You have several options for controlling volume in Windows Media Player, including adjusting the volume level, muting, and reducing volume differences either within a song or between songs. Remember that other software and hardware controls can affect the volume and audio effects settings in the Player. If you encounter problems, try adjusting your Windows audio settings, the physical controls on your speakers, subwoofer, or amplifier, or the settings in any other software used to configure the sound card in your computer.
For information about how to adjust the speaker volume in Windows, see Windows Help and Support.
You can avoid wide swings in volume in a piece of music by reducing the difference between the loudest and softest sounds. This feature is available only with files that were encoded by using the Windows Media Audio 9 Lossless codec or Windows Media Audio 9 Professional codec.
Click the arrow below the Now Playing tab, point to Enhancements, and then click Quiet Mode.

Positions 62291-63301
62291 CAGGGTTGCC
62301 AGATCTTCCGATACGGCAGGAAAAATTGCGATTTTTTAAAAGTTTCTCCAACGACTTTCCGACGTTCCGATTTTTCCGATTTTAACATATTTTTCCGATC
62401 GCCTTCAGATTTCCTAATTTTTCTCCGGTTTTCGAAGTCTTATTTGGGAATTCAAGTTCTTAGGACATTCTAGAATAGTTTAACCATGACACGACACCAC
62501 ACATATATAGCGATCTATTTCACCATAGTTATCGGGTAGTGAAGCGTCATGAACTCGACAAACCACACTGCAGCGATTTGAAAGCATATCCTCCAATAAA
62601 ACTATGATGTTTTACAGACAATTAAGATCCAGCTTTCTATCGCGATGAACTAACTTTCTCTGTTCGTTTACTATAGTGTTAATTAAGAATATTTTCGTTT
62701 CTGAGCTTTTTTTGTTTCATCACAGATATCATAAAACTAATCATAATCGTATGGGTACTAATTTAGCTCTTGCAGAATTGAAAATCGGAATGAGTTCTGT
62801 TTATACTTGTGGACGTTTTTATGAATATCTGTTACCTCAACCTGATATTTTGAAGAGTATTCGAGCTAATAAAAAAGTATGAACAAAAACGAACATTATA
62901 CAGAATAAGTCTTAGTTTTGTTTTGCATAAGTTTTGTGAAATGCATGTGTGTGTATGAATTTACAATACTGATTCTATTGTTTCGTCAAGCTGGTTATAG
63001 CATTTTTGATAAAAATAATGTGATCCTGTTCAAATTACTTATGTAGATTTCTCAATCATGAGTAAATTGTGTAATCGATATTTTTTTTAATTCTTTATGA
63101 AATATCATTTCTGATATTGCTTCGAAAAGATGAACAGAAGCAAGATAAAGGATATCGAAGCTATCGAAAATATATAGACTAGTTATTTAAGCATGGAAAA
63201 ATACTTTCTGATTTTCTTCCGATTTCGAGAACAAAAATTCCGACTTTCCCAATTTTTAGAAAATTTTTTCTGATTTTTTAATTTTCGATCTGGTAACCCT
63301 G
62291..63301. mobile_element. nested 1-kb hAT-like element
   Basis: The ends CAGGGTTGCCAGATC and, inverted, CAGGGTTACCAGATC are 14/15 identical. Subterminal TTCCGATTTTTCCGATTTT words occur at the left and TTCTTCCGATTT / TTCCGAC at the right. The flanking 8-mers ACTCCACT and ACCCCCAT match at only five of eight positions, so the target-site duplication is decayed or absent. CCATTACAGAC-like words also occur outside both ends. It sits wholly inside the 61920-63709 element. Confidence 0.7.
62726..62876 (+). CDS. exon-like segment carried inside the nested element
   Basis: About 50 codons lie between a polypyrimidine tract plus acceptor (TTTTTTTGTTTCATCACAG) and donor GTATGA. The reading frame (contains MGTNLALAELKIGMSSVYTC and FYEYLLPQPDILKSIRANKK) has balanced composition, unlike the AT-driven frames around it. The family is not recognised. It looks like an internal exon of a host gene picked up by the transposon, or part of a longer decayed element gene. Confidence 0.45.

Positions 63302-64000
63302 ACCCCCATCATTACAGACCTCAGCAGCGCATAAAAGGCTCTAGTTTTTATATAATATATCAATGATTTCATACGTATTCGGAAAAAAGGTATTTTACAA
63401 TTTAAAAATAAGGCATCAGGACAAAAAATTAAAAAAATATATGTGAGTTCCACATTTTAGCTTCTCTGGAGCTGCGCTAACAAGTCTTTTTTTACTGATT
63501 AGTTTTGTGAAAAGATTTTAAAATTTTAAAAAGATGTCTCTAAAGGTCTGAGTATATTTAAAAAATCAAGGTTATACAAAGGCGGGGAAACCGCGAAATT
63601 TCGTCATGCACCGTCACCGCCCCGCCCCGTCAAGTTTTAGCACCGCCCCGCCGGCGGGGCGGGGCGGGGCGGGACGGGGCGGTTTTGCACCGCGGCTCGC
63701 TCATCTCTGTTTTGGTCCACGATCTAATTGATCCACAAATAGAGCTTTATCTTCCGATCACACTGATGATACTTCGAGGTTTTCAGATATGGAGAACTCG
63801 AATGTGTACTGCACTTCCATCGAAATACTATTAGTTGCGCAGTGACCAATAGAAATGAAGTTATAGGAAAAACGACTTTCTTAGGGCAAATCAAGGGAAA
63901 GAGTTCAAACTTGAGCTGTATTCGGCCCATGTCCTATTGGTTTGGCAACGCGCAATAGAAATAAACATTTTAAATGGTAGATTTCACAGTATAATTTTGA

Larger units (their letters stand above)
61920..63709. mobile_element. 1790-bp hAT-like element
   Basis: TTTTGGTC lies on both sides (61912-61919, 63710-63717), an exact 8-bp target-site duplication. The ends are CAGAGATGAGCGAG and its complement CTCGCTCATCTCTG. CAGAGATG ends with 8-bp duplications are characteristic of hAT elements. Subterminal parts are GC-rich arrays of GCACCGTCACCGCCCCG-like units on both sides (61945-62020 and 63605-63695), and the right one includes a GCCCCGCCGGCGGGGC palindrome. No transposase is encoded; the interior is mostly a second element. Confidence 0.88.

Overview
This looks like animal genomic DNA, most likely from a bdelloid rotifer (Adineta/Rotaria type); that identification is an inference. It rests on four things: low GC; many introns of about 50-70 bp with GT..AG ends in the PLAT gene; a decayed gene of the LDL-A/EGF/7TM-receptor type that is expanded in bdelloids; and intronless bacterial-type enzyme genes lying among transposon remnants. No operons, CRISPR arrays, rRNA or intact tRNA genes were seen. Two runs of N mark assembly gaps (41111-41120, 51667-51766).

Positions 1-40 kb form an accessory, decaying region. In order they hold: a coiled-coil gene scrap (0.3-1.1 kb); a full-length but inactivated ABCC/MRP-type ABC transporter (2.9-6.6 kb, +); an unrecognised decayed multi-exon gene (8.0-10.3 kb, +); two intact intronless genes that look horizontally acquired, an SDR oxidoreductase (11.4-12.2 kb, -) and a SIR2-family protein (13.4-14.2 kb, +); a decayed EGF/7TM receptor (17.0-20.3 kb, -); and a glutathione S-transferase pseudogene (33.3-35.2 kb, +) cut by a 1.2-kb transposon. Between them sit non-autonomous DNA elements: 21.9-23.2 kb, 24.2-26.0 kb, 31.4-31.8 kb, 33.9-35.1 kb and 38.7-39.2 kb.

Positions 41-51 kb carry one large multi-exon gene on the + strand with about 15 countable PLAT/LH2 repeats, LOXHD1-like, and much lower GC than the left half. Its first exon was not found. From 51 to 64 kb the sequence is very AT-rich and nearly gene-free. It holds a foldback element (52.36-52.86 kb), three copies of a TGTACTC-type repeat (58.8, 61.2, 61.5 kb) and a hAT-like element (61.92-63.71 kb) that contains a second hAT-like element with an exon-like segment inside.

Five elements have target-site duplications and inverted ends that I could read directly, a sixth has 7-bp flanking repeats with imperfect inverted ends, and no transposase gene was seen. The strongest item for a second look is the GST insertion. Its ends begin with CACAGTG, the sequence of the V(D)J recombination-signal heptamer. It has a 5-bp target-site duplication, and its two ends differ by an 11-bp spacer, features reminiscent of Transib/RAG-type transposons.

Click the Turn on link, and then do one of the following:
For a smaller difference between loud and soft sounds, click Medium difference.
For the smallest difference between loud and soft sounds, click Little difference.
If your songs play at different volume levels, you can have the Player level (also called normalize) the volume for you so that you don't have to manually adjust the volume when a new song starts. The Player does so by reading a volume-leveling value in a file, and then adjusting the volume accordingly during playback. Volume leveling is only available with files that are in Windows Media or MP3 format and contain a volume-leveling value. This value is automatically added to the files that are created during ripping. In addition, you can add this value to files on your computer that you have added to your Player library. Adding the value does not change either the quality of a file or how the file plays in other players or portable media devices. To turn on volume-leveling, do the following:
Click the arrow below the Now Playing tab, point to Enhancements, and then click Crossfading and Auto Volume Leveling.
Click the Turn on Auto Volume Leveling link.
To add the volume-leveling value to a file, play the entire file. The Player will then level the volume for that file whenever you play it in the future.
(Optional) To add a volume-leveling value to files, do the following:
Click the arrow below the Library tab, and then click Add to Library.
Click Advanced Options, and then select the Add volume-leveling values for all files (slow) check box.